Friday, July 29, 2011
Rememberies Volume 3: Allergies
For as long as I can remember I have had a bullshit detector. Typically if/when someone is handing me a line of crap I know. Further, I can generally tell when someone is bolstering a story in order to make themselves seem more intelligent or clever than they actually are. On very rare occasions my BS detector rings the alarm incorrectly. It is so rare in fact, that I can't remember it being wrong within the last 15 years. But this isn't a story about how right I am all the time (there will be plenty of those in the future) this is a story about error of nearly the highest order.
Way back in the late 1980's I was in grade school, first grade. I was a shining star of about 7 years old at the top of my class. I had graduated from the fat red pencils that kids in kindergarten had to use. You know the thick kind that children wrap up in their meaty fists before they adequately become aware of the usefulness of their thumbs? Anyway, I was a number 2 pencil kind of guy. I could both read and write. When I coloured, it was in the lines AND I used colours common to the subject matter (i.e. a tree was coloured green and brown not orange and purple). I was an upper echelon kinda kid, I had words like cyclone and appetite in my lexicon. Further, my teacher had complex math problems posted on a pushpin board and I just so happened to know that 20x20=400. Yep, I was a child prodigy, a budding genius. But my meteoric rise to the top almost came to a crashing halt one fateful day.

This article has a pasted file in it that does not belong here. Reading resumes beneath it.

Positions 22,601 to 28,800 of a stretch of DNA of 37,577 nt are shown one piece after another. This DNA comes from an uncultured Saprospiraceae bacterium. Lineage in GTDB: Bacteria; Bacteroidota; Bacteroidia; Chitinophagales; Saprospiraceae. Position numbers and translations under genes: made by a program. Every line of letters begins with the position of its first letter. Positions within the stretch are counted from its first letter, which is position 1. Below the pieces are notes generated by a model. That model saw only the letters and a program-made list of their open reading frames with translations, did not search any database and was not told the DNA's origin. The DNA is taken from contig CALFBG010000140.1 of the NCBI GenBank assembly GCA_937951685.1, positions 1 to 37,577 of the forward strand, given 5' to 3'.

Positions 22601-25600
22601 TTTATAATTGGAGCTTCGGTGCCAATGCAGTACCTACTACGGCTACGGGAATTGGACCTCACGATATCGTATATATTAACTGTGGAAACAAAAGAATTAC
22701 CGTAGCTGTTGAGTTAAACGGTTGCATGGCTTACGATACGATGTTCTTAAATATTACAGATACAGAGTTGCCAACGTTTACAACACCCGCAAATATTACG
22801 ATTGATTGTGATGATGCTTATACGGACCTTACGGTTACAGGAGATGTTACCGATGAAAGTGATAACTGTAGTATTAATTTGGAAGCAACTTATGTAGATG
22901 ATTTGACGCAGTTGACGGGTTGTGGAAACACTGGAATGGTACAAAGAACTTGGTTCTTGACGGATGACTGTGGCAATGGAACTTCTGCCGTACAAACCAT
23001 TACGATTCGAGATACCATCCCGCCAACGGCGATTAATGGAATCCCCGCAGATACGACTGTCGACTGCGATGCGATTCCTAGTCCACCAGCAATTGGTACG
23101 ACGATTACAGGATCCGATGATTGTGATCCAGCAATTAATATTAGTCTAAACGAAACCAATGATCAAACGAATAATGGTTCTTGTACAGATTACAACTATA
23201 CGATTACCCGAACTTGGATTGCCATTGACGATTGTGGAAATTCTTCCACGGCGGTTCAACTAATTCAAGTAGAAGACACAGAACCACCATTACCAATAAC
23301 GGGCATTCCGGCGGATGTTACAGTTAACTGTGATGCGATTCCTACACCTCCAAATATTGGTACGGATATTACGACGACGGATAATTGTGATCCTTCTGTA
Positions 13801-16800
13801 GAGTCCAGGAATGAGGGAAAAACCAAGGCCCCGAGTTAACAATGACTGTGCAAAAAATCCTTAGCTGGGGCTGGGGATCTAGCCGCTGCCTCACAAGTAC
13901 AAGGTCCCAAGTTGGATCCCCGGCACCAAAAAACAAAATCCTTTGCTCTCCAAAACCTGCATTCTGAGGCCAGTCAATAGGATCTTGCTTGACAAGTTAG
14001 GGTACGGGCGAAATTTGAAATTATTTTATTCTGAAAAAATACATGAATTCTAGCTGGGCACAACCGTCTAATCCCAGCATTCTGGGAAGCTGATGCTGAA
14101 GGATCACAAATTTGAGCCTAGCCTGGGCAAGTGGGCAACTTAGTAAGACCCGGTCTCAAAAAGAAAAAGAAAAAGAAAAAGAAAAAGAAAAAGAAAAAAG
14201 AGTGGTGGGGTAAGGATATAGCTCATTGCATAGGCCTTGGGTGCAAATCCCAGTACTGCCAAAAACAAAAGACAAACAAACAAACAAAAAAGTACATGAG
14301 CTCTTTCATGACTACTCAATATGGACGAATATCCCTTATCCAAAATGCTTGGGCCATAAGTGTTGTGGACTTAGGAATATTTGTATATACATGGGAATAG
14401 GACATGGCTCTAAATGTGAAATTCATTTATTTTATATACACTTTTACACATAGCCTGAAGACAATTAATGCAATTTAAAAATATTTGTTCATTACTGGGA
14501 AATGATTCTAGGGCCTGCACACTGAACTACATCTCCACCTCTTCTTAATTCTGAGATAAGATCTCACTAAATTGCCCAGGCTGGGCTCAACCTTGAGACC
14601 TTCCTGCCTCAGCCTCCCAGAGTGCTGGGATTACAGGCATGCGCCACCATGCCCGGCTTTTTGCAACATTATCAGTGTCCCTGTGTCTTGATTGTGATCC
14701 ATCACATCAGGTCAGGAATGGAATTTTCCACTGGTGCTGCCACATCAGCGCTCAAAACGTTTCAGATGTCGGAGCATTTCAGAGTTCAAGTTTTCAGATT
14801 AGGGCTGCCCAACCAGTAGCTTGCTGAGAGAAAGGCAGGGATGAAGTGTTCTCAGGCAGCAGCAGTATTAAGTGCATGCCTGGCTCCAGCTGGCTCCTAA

Busy (absent) parents were glad to find out that my school allowed kids to stay at school during lunch. Better still, it was a supervised lunch monitored by a staff member who went from classroom to classroom to periodically check to make sure everyone was okay. The older kids either went home for lunch or were relegated to the gymnasium where they could pick any spot on the floor and fill their faces with whatever mess slathered between two pieces of bread that they brought with them. I was a youngster so I was locked within the confines of the classroom to insure I wasn't a danger to myself or others. Thankfully one of my friends was in the same class as me and he too ate lunch at school.
In order to protect the innocent, I'll just call him Chad. Chad was a little black kid and I was a little white boy. We would later go on to become best friends but at this time in first grade, we did not yet know each other too well. I don't remember what we used to talk about, it was probably something inane like the Socratic method or world politics.
I had a habit of trading food with people. I never had the greatest currency to trade (fruit rollups, soda licious, cakes or candy of any kind) what I did have however was copious amounts of orange drink. Orange drink as you know, is not quite orange juice and not quite kool-aid, it is some mysterious blend in between. Thankfully, many people who were not me enjoyed orange drink greatly and I was able to Yankee swap it for some more desirable consumables.